The presentation by Tile Financial (tilefinancial.com) appealed to me, partly because I’m an ideal member of their target market. Their product, called “Spend, Grow, Give” is geared towards Generation Y or people in the 15-25 age group, who will control $1 Trillion of the global economy by 2025. How many banks that you know have a strong relationship with any customer in this age group? Not many, right. Tile’s product represents an impressive attempt to capture this market, early. The company calls their productive “addictive”; it seems that they are trying to match the appeal of social networking sites such as Facebook and Twitter. 

    In brief, the “Spend” section of the program is designed to show users how much they are “spending”, and to teach them basic budgeting skills. The “Give” section allows for “one-click giving” to the charitable organizations associated with Tile. However, the “Grow” section is the most exciting, (although the creators insist that it’s the “Give” section). It allows advisors to access a users portfolio and interact with them on a digital basis. It’s primary use seems to be to bridge the gap between financial institutions and the next generation of investors. This is going to be good (Think Commissions) for whichever AM service Tile ties up with, but it remains to be seen whether consumers will accept the digital platform.

    Continuing with the theme of appealing to the younger Generation, Cents City (www.centscity.com) offers an extremely well-designed product package. The way it works is that kids explore a virtual world with the help of a guru (also virtual), who guides them through missions, teaching them important money lessons in the process. As they go along, kids unlock “rewards” that are offered via Cents City (e.g. a new music album) and obviously, the parents will pay for this reward once unlocked. The program has a one-time fee of $4.95. An excellent product, if you ask me. Kids learn, parents get some return on purchases they probably would have made anyway, and Cents City gets a fair return for what it offers.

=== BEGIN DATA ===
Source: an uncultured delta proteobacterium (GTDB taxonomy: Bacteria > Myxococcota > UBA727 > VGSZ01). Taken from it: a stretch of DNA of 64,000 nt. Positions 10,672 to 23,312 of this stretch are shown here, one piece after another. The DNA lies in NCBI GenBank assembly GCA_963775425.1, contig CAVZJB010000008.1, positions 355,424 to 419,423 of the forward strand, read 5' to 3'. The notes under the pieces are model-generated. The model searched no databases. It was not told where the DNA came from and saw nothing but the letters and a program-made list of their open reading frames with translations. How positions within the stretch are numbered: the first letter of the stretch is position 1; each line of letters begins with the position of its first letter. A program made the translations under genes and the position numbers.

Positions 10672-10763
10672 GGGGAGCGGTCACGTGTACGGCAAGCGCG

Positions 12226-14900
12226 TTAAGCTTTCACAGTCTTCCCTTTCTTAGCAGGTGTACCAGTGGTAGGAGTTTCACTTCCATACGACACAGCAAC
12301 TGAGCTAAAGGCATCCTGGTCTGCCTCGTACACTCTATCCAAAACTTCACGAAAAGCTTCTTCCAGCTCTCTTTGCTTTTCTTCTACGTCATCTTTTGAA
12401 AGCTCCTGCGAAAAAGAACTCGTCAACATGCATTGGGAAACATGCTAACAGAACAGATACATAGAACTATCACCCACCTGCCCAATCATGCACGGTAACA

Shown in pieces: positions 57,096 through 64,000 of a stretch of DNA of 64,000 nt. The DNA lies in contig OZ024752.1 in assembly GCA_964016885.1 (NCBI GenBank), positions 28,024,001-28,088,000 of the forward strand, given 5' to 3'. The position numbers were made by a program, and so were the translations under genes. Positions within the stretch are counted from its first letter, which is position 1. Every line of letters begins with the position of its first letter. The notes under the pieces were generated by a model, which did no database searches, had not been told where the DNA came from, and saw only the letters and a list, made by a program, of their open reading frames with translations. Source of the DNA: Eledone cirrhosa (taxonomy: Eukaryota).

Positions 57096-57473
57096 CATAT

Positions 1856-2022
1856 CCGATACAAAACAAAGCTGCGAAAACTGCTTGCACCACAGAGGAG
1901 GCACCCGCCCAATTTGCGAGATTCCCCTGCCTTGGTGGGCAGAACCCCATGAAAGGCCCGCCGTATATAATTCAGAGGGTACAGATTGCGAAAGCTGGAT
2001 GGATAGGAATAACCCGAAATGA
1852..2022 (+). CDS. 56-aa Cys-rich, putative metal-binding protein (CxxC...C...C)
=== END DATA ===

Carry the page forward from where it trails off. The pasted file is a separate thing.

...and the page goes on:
Overall -a great experience and definitely worth attending.

    Disclosure: No positions

    Nov 11 9:35 PM | Link | Comment!
  • Book: Predictably Irrational

    I’m currently reading a book titled Predictably Irrational by Dan Ariely. It ’s yet another book about “the hidden forces that shape our decisions”.  However, Ariely manages to distinguish himself with a witty, honest and engaging style.  He explains how the origins of his unorthodox world-view and the foundations of this book lie in an explosion which landed him (an eighteen-year-old in Israel at the time) in a hospital with 70% burns. His time and experiences in the burn department led him to study at Tel Aviv University, take a class on the physiology of the brain, and eventually venture into the field of behavioral economics. He became particularly interested in human irrationality, which, he explains, is more predictable than we think.

    Ariely wrote the book while he was a fellow at Princeton, and he currently teaches at Duke University, is a visiting professor at MIT, and is the founder of the Venter for Advanced Hindsight, along with a host of other accomplishments.

    Predictably Irrational makes for a quick, entertaining and educational read; no easy task to pull of for any author. Over 13 chapters about 330 pages, Ariely explores such topics as “Why a 50-Cent Aspirin Can Do What a Penny Aspirin Can’t” and “Why we Happy to Do Things, but Not When We Are Paid to Do Them”.

    I particularly liked his observations on the two worlds we live in; one dominated by social norms, such as doing a friend a favor and the other dominated by market norms, such as receiving wages for work. Ariely explains how problems can occur when companies or even individuals try to mix these norms in their dealings and advises companies that they ”can’t have it both ways. If you want a social relationship, go for it, but remember that you have to maintain it under all circumstances.”

    Bottom line: Worth my money.

    Jul 24 11:48 AM | Link | Comment!